Antiepileptic prescribing advice updated

Prescribers should take patient-related factors into account when considering switching between epilepsy products from different manufacturers, according to the latest advice from the Commission of Human Medicines (CHM).

GPs are reminded to prescribe anticonvulsants by brand or use the generic drug name plus the relevant manufacturer if continuity is necessary. | DR P. MARAZZI/SCIENCE PHOTO LIBRARY
GPs are reminded to prescribe anticonvulsants by brand or use the generic drug name plus the relevant manufacturer if continuity is necessary. | DR P. MARAZZI/SCIENCE PHOTO LIBRARY

The CHM has reviewed its 2013 advice on the switching of anticonvulsants between different manufacturers’ products, following feedback and requests for clarification from patients and healthcare professionals. 

Risk categories

The updated advice still divides epilepsy drugs into three categories according to the need for brand continuity to be maintained. The CHM also continues to note that the loss of seizure control and/or worsening of side-effects seen around the time of switching between products could be chance associations, but that the effect of switching cannot be ruled out in all cases. 

The advice for category 1 drugs remains the same, but the CHM has now advised that patient-related factors should be taken into account when deciding whether continuity of supply should be maintained for category 2 and 3 drugs.

For drugs in category 3, differences between alternative products (for example, product name, packaging, appearance, and taste) may be perceived negatively by patients and/or carers, and may lead to dissatisfaction, anxiety, confusion, dosing errors, and reduced adherence. In addition, difficulties for patients with co-morbid autism, mental health problems, or learning disability should also be considered.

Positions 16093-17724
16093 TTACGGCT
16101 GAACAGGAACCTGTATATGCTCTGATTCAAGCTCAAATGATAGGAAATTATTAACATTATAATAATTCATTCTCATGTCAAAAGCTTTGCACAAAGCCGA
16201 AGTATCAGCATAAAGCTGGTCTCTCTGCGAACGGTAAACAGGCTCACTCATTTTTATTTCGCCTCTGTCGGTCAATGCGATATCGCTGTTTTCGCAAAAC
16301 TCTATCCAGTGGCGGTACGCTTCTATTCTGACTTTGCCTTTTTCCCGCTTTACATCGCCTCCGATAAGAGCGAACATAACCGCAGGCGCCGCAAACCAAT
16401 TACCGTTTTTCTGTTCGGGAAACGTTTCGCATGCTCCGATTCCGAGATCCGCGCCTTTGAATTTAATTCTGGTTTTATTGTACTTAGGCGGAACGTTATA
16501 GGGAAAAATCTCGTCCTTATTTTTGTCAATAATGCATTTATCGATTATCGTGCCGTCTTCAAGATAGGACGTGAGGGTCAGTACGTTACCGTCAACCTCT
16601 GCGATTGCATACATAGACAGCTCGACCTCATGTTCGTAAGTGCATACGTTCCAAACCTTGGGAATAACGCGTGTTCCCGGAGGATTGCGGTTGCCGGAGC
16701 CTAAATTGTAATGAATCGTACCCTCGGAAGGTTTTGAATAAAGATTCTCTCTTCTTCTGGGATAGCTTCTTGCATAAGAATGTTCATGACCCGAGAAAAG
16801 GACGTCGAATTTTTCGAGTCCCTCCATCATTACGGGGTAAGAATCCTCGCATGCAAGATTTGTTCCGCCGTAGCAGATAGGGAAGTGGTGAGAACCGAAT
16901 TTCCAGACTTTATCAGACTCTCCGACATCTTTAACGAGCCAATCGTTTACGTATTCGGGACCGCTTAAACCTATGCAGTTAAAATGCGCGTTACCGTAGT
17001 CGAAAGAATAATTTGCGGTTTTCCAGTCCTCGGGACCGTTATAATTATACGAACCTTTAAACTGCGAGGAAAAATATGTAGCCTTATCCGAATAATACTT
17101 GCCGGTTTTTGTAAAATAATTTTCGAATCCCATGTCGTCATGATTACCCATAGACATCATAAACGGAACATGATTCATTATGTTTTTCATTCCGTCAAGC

For drugs in category 2, similar considerations apply. It may also be necessary to consider clinical factors such as seizure frequency, treatment history, and the potential implications for the individual of having a breakthrough seizure.

Latest advice

The advice for each category, which is based on therapeutic index, solubility and absorption, is now as follows:

  • Category 1 (phenytoin, carbamazepine, phenobarbital, primidone) – prescribers should ensure patients are maintained on a specific brand or a specific manufacturer’s generic product.

  • Category 2 (valproate, lamotrigine, perampanel, rufinamide, clobazam, clonazepam, oxcarbazepine, eslicarbazepine, zonisamide, topiramate) – prescribers should make a decision about the need to maintain patients on a particular manufacturer’s product based on clinical judgment and consultation with the patient and/or carer, taking into account factors such as seizure frequency and treatment history. Patient/carer-related factors such as negative perceptions about alternative products should also be taken into account.

  • Category 3 (levetiracetam, brivaracetam, lacosamide, tiagabine, gabapentin, pregabalin, ethosuximide, vigabatrin) – it is usually unnecessary to maintain patients on a specific manufacturer’s product unless there are specific concerns such as patient anxiety and risk of confusion or dosing errors. Other patient/carer-related factors such as negative perceptions about alternative products should also be taken into account.

When it is deemed necessary for a patient to be maintained on a specific manufacturer’s product, prescribers should either specify a brand name or use the generic drug name plus the name of the relevant manufacturer.

Pharmacists should also be reminded that if it is necessary to supply a product from a different manufacturer to ensure continuity of supply of an anticonvulsant, they should first discuss and agree this with both the prescriber and the patient (or carer). 

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